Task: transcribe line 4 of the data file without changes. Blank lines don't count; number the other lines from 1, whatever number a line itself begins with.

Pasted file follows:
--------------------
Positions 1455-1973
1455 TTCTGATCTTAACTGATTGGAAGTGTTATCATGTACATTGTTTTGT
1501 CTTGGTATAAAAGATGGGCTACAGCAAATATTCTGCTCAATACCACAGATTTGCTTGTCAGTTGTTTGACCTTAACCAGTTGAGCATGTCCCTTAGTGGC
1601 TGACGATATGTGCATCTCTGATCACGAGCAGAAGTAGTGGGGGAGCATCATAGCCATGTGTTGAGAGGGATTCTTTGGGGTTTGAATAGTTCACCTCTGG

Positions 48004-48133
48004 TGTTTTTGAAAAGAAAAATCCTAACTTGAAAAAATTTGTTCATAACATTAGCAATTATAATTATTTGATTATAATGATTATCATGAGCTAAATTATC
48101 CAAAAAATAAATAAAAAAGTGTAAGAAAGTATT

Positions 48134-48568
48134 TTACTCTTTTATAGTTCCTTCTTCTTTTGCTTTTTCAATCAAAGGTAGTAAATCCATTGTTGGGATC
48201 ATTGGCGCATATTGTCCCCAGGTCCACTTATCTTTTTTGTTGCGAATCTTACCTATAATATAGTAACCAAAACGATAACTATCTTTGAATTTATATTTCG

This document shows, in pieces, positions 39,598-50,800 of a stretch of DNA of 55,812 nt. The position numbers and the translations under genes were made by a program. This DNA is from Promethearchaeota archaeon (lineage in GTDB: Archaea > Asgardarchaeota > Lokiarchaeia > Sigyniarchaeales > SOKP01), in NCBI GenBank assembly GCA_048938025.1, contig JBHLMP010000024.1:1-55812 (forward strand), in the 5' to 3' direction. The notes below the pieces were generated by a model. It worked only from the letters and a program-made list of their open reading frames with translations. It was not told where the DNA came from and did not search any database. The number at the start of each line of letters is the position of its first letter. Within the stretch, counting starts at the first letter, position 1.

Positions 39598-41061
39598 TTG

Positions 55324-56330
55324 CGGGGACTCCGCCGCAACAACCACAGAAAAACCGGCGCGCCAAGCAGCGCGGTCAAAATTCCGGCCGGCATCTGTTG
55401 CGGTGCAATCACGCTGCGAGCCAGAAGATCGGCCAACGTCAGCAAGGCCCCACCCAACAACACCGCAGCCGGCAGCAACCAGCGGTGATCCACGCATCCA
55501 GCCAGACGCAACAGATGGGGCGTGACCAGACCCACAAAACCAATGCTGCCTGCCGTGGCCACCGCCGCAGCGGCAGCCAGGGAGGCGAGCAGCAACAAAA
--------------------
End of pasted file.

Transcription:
1601 TGACGATATGTGCATCTCTGATCACGAGCAGAAGTAGTGGGGGAGCATCATAGCCATGTGTTGAGAGGGATTCTTTGGGGTTTGAATAGTTCACCTCTGG